I consistently tell the team members no matter how high they achieve, no matter how much attention they receive, to always remain humble. Strive for more. Ask more of yourself. Respect your opponent, but avoid admiring them—that puts them above you. During competitions, it’s essential to have that champion mentality—it’s a message the opponent can read.

Part of helping them handle their success is my insistence that they maintain high academic grades. I want these students to be high academic performers as much as I want them to be chess champions.
I ask for them to maintain averages of 90 or above as a requirement for competing in tournaments. With very few exceptions (for instance, those with learning disabilities), they’ve met the challenge. Their test scores have risen, and they are talking about their futures in ways that they
previously did not imagine possible.

You describe your desire to start “a revolution of the mind.” Can you expand on that?

I want to revolutionize the way adults see the life circumstances of these children as somehow limiting their options for a bright future. As teachers, we educate them regardless of economic status, languages spoken, what side of the freeway they live on, or even what side of the border they call home.

I want to start a revolution in the minds of these young teammates. I tell them to educate themselves for their future. They can set themselves up for success if they use the rules they learned to master the game of chess to master the game of life.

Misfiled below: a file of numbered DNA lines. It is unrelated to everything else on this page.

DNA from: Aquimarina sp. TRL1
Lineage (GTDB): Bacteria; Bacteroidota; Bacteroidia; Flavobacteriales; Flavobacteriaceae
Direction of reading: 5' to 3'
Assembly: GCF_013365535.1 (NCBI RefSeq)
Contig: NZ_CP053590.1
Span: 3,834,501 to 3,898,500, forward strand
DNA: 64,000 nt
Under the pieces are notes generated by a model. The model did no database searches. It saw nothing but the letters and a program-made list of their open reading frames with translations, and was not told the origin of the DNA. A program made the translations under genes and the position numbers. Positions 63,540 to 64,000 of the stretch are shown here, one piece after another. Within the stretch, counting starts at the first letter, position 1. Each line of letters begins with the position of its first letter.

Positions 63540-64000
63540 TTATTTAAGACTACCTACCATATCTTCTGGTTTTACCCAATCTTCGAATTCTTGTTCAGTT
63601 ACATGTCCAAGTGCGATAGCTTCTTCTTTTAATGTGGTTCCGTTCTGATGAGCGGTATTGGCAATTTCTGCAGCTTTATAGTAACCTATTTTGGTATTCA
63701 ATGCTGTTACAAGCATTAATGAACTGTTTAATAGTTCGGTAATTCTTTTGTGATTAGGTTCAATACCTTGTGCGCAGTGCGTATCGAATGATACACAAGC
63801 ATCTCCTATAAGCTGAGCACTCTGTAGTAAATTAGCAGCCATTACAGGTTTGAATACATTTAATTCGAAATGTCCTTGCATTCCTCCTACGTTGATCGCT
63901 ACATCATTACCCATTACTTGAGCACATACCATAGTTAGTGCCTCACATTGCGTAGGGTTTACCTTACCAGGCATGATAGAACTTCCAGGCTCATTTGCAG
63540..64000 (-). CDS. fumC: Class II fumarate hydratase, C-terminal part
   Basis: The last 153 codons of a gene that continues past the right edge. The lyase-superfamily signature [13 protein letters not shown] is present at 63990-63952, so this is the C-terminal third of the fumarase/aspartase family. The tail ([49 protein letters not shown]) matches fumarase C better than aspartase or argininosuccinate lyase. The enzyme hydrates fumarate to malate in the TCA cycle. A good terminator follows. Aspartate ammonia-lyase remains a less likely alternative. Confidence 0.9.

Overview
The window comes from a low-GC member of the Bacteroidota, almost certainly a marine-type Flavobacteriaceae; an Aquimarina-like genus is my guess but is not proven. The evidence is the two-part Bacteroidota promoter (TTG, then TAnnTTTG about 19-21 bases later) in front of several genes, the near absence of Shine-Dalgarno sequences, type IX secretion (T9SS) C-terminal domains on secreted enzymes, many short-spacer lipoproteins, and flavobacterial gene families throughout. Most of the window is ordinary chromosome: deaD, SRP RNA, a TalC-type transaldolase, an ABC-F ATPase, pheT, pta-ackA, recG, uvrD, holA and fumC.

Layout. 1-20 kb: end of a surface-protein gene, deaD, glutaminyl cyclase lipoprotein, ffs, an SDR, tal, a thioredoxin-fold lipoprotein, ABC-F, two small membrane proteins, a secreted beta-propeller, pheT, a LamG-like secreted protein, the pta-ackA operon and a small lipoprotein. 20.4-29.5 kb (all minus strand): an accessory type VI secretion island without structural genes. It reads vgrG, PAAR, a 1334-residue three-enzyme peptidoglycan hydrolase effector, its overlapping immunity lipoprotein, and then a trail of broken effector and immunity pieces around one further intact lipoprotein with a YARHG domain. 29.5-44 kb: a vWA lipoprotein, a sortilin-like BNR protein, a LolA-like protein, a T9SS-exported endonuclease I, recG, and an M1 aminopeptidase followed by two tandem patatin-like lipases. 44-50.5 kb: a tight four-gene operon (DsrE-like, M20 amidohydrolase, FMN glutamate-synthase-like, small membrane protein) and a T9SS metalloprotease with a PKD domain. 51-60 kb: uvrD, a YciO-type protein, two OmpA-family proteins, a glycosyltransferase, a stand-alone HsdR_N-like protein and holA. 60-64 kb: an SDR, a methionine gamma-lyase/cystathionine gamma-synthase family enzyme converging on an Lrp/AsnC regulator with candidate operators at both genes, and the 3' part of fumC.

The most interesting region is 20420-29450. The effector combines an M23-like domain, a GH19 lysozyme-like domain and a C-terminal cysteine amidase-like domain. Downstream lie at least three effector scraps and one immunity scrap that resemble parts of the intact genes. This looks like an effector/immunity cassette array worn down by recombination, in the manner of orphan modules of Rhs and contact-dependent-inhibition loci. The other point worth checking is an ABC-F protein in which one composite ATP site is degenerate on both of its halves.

From my personal experience, there is no moment more galvanizing in the life of a young person, than the moment they first taste glory. I use those words, taste glory, to capture that moment when you’re holding the trophy and you’re being acknowledged as the best. Once you’ve experienced that, you want to keep going forward. These students have moved up through Novice Division, to Junior Varsity Division, and to Champions Division by tasting glory and wanting more.

Finally, this story of victory over circumstance, of changed lives, struggles overcome, and love for culture and community can be shared with others. I hope that readers of The Champions’ Game are inspired to challenge themselves to open their hearts and minds even more to those who are different.

How can librarians better serve Latinx youth, especially those who are children of immigrants, are immigrants themselves, or live on the border?

I cannot state enough how important librarians and media specialists are to the learning lives of their students. We know that many homes do not have libraries of books, and even many classrooms are dependent upon the school library for learning resources.

You can:

  • Connect students to high-interest books at reading levels that reflect their true ability
  • Expand your titles of “real stories about real people” from the cultures represented in your schools
  • Look for translated texts of literary classics, well-known childhood stories, and any books that are taught as part of the language arts curriculum
  • Realize that while chess was the “motor” for my students, other topics will be the “motor” for others
  • Investigate and make available ebooks and other digital information to help students with limited background knowledge gain that experience “just in time”
  • Make the library a hub of acceptance and cultural curiosity in the school

This article was published in School Library Journal's June 2017 issue. Subscribe today and save up to 35% off the regular subscription rate.

Della Farrell About Della Farrell

Della Farrell is an Assistant Editor at School Library Journal and Editor of Series Made Simple